Todd Rundgren (1948—)

Todd Rundgren is a genius songwriter, multi-instrumentalist and producer.   In the 70s, he had a couple gold records, a string of hit singles and critical acclaim as both a songwriter and as a producer for landmark albums such as Bat Out of Hell(Meatloaf.)    In comparison, Rundgren's 80s discography is often overlooked and it's a shame because he recorded some real treats back then.

Most of those treats are found on his 1982 record The Ever Popular Tortured Artist Effect.  The album contains one solid hit—"Bang The Drum All Day"—which has become famous for its use in sports arenas. If you ask me, however, the album's best song is an underrated number called "Don't Hurt Yourself." 

A breakup song, "Don't Hurt Yourself" addresses emotions not typically found in love songs.  In this case, the emotion is fear—fear that your ex is going to do physical harm to his or her body.  As Rundgren notes, "it's just not worth it...don't hurt yourself."  Lyrically, it's nothing brilliant.  At the same time, it doesn't require any extra attention from the listener to understand and digest the meaning of the words—no easy task.  In that regard, I give the lyrics extra credit. 

Musically, "Don't Hurt Yourself" features a contagiously catchy melody in both the verses and the chorus.  Both parts sound like they were written in five minutes.  Knowing how gifted Todd Rundgren is, it's probably true.  Like every other song in his catalog, the production is outstanding.  While it definitely has an 80s feel due to its use of synthesizers, the sound doesn't suffer from datedness as much as other songs from the time period.  Frankly, the synthesizer is used quite conservatively.  However dated you think the production is, the actual song—and Todd's blue-eyed soulful vocal—are terrific enough to look past any elements that haven't aged well.  

"Don't Hurt Yourself" by Todd Rundgren

And for history's sake...

"Bang The Drum All Day" by Todd Rundgren



Appearing on Rundgren's 1970 debut album Runt,  "There Are No Words" is exactly what it sounds like.  It is layers of Todd's vocal harmonies in the form of "ahhhs," "ohhhs" and "ooohs."  Cynics will likely refer to it as a throwaway track.  Such hypothetical cynics would be making it painfully obvious that they have never created—or even attempted to create—music.  Anyone who has will more than likely understand how incredible this piece is.  From a Harmonic perspective, this song is unreal.  The dissonance that Todd achieves in the first 30 seconds of the piece feels impossible.  As a songwriter—not like you should be impressed by that—I couldn't help but wonder "How did he come up with that?"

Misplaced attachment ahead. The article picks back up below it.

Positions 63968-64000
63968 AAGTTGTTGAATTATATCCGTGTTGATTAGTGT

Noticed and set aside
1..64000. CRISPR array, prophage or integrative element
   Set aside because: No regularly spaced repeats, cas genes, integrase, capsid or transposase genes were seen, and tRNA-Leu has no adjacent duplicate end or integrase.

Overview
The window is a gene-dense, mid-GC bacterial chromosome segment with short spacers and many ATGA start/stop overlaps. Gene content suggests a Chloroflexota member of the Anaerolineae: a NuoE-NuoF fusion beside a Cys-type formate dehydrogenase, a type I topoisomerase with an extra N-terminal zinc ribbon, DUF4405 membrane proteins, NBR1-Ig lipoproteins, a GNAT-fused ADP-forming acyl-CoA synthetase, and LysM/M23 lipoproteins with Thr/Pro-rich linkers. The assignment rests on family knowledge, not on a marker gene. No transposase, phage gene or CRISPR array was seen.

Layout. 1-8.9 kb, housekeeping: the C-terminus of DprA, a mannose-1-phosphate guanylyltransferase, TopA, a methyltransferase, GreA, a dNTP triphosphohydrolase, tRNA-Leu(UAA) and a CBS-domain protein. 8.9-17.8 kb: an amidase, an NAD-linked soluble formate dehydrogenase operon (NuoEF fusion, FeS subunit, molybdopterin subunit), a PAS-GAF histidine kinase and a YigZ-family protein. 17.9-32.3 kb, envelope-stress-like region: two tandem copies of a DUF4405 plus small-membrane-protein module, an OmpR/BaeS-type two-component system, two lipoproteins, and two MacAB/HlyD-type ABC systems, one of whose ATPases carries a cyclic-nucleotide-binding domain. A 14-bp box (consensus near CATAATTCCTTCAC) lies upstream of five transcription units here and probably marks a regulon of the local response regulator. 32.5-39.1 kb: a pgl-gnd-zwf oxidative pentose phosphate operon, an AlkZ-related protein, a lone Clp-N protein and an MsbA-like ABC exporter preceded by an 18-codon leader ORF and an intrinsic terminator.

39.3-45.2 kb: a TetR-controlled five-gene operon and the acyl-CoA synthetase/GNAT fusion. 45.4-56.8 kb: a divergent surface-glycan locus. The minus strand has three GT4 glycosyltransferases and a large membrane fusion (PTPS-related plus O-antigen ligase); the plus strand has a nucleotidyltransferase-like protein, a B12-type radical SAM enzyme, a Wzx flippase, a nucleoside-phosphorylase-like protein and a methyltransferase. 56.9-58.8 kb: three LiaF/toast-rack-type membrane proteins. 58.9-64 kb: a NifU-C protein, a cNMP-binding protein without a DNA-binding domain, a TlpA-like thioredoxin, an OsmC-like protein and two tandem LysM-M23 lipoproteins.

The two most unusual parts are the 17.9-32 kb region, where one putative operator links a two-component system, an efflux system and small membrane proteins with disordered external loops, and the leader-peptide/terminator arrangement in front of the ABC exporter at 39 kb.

There is a creepiness in the first half of "There Are No Words" which may dissuade listeners with a narrow musical palette.  If that's you, I suggest you keep listening.  Around 30 seconds, the eeriness transforms into something unspeakably beautiful.  Though there are no words, I can't help but feel like Todd Rundgren is trying to tell listeners something.  Runt is a terrific record, but Rundgren's lyrics make him appear to be very self-conscious.  "Who's That Man"  makes him sound jealous.  "Believe In Me" is a confession about being misunderstood.  The first half of "There Are No Words" is the "misunderstanding" part of Todd Rundgren and the second half is the sensitivity or his compassion, heart and/or soul.  However you interpret it, it is a gorgeous song.  I know it's sacrilege, but I'm not sure The Beatles ever had harmonies as incredible as this.  I'm sure they'd give Todd a thumbs up—he is the guitarist in Ringo Starr's All Star Band, for what it's worth. 

"There Are No Words" by Todd Rundgren

Now is the perfect time to confess that I've been using the words "song" and "piece" interchangeably.  I have always wondered whether "There Are No Words" is a "song" or a "piece."  As I learned in college (more on that college here ), there is an actual difference between the two. 

Courtesy of Merriam-Webster:

  • Piece (of music): A musical Composition; a musical work that has been created.
  • Song: A short poem or other set of words set to music or meant to be sung.

You understand the difference now.  A piece would usually refer to something instrumental and a song is a "set of words" that is sung.  

So what is "There Are No Words"?  It is sung, but there are no words.  So is it a piece? 

Forget I even brought this up.  I think it's important to listen to Runt by Todd Rundgren because it's an amazingly varied and possibly perfect album.  At the very least, listen to "We Gotta Get You A Woman," the hit that put Todd Rundgren on the map.  

Runt by Todd Rundgren